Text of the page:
Provincial health officer Dr. Bonnie Henry is expected to announce on Thursday British Columbia’s plan to allow mixing and matching of different types of COVID-19 vaccines.
On Tuesday, Canada’s National Advisory Committee on Immunization recommended it was safe for those who received AstraZeneca as a first dose to receive Pfizer or Moderna as a second dose. The change is expected to give British Columbians the choice in which vaccine they receive for their second dose.
NACI is also recommending the mixing and matching of mRNA vaccines, so those who received Pfizer as a first dose can receive Moderna as a second dose and vice-versa. British Columbia already announced plans to implement this form of mixing and matching.
“I think it will be no surprise to people that there will be options,” Henry said.
“People will have a choice, we just need to formulate the risk-benefit in a way that people can understand. We’re also looking at the logistics and operationally how will this work in our system. We have time. By Thursday we’ll have it all laid out for people so they can make their own choice.”
What is still not yet clear is whether the mix-and-match policy will shrink the interval between doses for those who received AstraZeneca as a first dose.
Henry has mentioned repeatedly that studies show AstraZeneca is more effective when there is a 12-week gap between doses. Currently, the gap in British Columbia between mRNA vaccines is eight weeks between first and second doses and 13 weeks between doses for AstraZeneca.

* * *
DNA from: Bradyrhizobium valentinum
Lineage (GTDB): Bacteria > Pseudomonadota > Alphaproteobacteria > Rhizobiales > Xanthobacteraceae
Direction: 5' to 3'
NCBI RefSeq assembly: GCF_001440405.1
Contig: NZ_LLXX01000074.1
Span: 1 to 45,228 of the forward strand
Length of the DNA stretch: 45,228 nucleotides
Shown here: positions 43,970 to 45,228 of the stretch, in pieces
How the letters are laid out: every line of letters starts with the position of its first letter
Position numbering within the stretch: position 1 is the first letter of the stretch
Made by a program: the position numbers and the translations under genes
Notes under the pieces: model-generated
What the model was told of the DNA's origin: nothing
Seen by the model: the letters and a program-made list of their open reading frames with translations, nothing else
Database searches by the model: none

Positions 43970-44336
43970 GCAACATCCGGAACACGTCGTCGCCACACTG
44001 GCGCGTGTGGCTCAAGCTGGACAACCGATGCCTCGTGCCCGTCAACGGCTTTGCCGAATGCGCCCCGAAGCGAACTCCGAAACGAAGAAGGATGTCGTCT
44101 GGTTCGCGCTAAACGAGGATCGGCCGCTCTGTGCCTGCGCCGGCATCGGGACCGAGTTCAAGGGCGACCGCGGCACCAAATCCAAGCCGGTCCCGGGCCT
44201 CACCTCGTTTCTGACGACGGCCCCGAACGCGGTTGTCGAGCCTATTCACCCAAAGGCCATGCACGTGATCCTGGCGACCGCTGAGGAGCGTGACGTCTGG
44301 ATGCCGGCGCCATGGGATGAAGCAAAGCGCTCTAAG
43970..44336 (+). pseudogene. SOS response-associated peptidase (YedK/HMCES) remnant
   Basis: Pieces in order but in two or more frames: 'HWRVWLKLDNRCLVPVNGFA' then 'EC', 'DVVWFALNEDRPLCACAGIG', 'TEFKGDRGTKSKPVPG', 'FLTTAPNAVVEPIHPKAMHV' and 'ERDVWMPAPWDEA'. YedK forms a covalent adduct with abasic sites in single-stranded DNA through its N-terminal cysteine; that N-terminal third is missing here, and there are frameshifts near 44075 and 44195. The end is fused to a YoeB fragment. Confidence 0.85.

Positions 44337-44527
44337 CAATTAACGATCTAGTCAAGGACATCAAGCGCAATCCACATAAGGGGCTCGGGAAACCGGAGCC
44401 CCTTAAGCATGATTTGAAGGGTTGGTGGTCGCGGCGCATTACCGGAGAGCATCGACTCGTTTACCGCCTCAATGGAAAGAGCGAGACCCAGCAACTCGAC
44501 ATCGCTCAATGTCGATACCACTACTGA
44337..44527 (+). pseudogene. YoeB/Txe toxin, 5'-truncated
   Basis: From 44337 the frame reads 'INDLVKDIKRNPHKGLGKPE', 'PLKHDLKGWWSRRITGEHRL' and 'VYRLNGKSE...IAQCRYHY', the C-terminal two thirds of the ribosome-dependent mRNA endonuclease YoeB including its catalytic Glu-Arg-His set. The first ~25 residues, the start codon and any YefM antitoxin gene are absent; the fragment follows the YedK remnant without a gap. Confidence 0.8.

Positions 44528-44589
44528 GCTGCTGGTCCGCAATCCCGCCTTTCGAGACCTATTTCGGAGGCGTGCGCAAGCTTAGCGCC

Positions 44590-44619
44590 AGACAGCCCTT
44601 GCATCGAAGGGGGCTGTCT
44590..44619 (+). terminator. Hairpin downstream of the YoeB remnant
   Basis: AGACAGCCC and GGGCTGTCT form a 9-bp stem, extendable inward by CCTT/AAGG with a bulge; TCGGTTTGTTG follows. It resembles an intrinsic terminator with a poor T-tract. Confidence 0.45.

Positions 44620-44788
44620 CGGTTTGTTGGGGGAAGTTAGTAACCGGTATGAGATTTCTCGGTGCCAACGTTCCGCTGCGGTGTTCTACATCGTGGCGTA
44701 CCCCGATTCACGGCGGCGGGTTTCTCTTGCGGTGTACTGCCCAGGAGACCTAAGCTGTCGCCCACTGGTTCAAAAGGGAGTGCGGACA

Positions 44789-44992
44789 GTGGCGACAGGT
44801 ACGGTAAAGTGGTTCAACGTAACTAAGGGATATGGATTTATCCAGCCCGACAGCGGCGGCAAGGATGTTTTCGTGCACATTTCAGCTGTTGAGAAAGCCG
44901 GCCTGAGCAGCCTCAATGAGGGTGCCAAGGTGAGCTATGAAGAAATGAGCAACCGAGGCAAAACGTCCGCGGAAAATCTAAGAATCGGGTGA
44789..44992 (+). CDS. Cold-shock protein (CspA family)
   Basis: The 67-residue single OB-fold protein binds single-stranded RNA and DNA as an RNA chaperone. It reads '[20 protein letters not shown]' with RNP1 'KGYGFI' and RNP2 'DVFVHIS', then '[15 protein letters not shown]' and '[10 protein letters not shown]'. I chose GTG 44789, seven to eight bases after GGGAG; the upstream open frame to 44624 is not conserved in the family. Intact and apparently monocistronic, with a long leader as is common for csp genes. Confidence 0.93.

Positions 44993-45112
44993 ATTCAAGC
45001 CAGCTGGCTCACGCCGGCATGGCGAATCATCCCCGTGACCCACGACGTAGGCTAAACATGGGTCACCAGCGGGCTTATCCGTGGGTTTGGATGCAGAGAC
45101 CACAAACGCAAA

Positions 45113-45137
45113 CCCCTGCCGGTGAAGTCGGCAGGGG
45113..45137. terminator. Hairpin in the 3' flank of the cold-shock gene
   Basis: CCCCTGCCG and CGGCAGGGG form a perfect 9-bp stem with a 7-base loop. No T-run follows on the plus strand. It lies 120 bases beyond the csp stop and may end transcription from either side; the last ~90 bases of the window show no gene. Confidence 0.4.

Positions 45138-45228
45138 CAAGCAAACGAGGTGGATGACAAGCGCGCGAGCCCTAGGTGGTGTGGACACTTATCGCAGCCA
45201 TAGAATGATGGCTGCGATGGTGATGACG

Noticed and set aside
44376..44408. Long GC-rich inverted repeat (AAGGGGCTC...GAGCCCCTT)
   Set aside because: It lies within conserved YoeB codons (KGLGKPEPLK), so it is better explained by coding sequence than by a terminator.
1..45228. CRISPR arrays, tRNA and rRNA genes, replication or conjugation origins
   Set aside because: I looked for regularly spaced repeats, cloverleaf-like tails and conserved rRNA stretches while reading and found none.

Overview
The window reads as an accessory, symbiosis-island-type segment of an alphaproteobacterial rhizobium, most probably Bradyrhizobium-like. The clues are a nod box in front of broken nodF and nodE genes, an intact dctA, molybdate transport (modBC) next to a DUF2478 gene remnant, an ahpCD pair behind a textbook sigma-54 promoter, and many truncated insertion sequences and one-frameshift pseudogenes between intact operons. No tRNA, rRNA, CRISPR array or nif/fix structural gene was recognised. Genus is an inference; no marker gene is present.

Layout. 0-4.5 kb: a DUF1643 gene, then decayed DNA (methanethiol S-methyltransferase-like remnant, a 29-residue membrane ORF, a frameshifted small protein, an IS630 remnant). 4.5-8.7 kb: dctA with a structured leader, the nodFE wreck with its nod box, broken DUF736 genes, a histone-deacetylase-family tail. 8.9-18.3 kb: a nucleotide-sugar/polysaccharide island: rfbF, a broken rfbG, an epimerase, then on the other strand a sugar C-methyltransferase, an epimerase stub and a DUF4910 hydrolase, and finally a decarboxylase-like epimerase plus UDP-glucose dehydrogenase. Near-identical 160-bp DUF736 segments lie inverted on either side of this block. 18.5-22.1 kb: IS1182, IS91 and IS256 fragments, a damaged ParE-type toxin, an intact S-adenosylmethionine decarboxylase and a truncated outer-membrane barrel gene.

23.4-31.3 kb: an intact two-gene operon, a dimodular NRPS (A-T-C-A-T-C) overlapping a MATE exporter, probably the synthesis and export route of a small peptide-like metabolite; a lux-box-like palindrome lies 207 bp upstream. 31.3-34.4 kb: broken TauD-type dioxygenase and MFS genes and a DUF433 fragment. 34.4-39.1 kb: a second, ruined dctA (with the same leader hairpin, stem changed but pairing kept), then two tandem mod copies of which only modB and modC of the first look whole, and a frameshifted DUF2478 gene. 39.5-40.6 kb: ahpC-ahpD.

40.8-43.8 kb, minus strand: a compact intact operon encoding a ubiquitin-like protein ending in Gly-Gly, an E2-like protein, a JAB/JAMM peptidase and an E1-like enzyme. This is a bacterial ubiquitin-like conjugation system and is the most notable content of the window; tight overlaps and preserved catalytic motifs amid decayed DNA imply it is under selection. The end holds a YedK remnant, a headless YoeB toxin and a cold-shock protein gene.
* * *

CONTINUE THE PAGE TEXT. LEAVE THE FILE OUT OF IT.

Manitoba announced on Monday those who received the AstraZeneca COVID-19 vaccine for their first dose can get either the Pfizer or Moderna vaccine for their second shot.
Mixing and matching in British Columbia could alleviate some of the vaccine supply issues the country has been facing.
Deliveries of the Pfizer vaccine continue to be consistent but there have been delays and shortages linked to both the AstraZeneca and Moderna vaccines. Henry has promised anyone who already received a dose of AstraZeneca vaccine will have access to AstraZeneca for their second shot.
A vast majority of countries around the world are not mixing and matching yet. But NACI advises international jurisdictions will consider a Canadian fully vaccinated if they receive two doses of a two-dose vaccine, no matter the brands of the vaccine.
“While the majority of international jurisdictions currently do not actively recommend mixed COVID-19 vaccines schedules, all consider individuals who received two vaccine doses of vaccines authorized in Canada to be fully immunized,” NACI’s guidance reads.
“At this time, there is no reason to believe that mRNA vaccine series completion with a different authorized mRNA vaccine product would result in any additional safety issues or deficiency in protection.”View link »